This classroom encounter has inspired my new operation: Studio Thing
, which will put art, design and learning in new configurations. There’s plenty I still need to unpack, but for now the priority items from my experience are: (1) the unexpected arrival of art, (2) the significance of basic encounters with the non-human, and (3) encouraging freedom of movement via “looser tailoring”.
The unexpected arrival of art
As someone who gets paid to make things for clients, I’ve furrowed my brow over the work of people like Dunne and Raby
and muttered, “but that’s art
, not design.” And yet after art unexpectedly appeared on my classroom agenda and became a platform for upending the world
, I’m more interested in how “art thinking” might complicate the instrumental logic
of design. Design is (almost by definition) a means to an end, but both the “means” and “ends” of that formulation can be mutated by the weirdness that art brings to the table.
The significance of basic encounters with the non-human
I recently spent seven years as a director of a design studio
that intervened in problems of sustainability and social purpose with human-centred design
methods. It was very special. But just as all those buzzwords were reaching mainstream critical mass
, I began to suspect that “human-centredness” was part of the very problem that ecological justice needs to overcome. Isn’t putting humans at the centre of things what got us into this climate disaster? I obviously prefer actually listening to people
over my Assumption Autopilot, but over-privileging human voices, especially if they’re playing the classic roles of customer
, creates huge blindspots in our planetary design imagination. So how does post-human-centred design begin? We need the design equivalent of the deep meditation that a still life requires. Things are encounters,
and we must make those meetings count. Humbly acknowledging our imbrication in non-human assemblies seems like a step in the right direction for me. I want to explore that
Encouraging freedom of movement via “looser tailoring”
Our contemporary world demands that thou shalt know thine audience
, and thou shalt tailor thine output to suit thine audience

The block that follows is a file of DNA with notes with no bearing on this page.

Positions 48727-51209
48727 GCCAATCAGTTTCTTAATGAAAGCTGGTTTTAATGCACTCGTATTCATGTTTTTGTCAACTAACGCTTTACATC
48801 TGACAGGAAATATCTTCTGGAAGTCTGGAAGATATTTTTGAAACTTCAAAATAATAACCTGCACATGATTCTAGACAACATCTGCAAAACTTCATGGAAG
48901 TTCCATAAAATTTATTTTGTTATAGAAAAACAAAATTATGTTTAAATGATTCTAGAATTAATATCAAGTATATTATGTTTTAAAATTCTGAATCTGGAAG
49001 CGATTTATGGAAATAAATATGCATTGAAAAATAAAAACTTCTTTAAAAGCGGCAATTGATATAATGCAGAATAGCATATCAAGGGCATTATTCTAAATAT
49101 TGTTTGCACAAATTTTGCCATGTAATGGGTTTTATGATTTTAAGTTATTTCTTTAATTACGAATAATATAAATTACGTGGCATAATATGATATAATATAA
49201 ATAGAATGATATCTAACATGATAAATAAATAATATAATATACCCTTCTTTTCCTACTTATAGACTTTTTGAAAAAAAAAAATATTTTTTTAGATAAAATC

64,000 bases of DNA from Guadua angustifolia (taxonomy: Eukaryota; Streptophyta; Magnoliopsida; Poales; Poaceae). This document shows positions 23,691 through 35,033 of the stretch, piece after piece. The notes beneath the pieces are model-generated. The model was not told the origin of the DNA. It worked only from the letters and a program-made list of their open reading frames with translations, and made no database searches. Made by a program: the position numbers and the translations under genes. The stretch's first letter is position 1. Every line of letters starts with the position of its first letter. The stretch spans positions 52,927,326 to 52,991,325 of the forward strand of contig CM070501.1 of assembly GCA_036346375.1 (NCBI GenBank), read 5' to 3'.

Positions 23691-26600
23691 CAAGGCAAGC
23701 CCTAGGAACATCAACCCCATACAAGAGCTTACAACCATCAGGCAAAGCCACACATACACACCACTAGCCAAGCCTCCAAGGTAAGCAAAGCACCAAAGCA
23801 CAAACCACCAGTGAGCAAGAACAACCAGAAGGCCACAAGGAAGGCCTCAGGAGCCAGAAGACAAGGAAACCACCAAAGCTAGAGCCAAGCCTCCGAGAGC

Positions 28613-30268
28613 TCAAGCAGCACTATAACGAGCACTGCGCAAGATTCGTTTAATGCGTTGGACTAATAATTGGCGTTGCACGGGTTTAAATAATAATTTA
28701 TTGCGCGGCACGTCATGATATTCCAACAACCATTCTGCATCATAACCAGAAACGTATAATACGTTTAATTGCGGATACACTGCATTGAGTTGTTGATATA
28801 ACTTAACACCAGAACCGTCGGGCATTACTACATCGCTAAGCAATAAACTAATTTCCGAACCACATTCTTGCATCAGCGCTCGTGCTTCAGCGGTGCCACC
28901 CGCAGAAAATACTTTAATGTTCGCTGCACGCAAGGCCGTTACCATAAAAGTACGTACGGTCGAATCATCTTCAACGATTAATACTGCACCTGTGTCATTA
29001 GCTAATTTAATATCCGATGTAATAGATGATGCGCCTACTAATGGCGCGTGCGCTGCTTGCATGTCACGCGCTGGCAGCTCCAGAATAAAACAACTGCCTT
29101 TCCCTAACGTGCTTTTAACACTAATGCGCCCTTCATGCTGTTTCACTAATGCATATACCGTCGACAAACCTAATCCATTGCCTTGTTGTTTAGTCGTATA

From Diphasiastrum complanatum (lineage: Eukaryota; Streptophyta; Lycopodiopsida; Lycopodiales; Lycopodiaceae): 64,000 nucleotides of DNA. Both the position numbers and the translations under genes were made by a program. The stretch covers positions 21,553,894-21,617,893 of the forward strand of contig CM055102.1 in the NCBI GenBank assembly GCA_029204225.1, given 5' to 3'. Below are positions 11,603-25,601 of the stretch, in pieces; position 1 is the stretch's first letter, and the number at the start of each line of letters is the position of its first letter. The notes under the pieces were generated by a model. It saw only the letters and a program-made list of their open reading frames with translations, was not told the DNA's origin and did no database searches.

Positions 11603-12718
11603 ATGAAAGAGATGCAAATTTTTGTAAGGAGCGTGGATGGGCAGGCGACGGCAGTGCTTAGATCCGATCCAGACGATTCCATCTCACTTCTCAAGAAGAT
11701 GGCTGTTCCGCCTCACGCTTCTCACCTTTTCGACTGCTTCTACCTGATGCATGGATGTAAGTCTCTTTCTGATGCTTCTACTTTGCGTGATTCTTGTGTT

. And just as human-centredness can be problematic, our ensnarement in these feedback loops is precisely one of our biggest problems
at the moment. It’s not just “algorithms” that have created our social media quagmire, and neither is it just a social media problem. It’s the entire orientation of our cultural economy, and design is heavily implicated. In self-help psychobabble, design’s quest to understand its users isn’t being used to maturely negotiate our relationships. Instead, it’s enabling toxic, people-pleasing codependence and generalised addiction. Our overeagerness to “give people what they want” by tailoring our output to fit very specific user types or audience segments is narrowing our repertoire of thoughts and actions. Uncritical “design empathy” has led to the perfection of capitalist interpellation
rather than emancipation.
In the classroom, I got to experience how making things strange and difficult and inappropriate can be wondrous. Rather than going for the perfect fit and encasing our test subjects in carbonite
, we need to widen our hailing frequencies
to enter the undiscovered country
. This doesn’t mean I want to stop investigating and listening in my design practice, but I do want to ensure it’s the kind of curiosity that leads to unexpected places rather than, you know, The Matrix.
Anyway, the whole venture is all still under construction. I will meet you in the Thing Fields.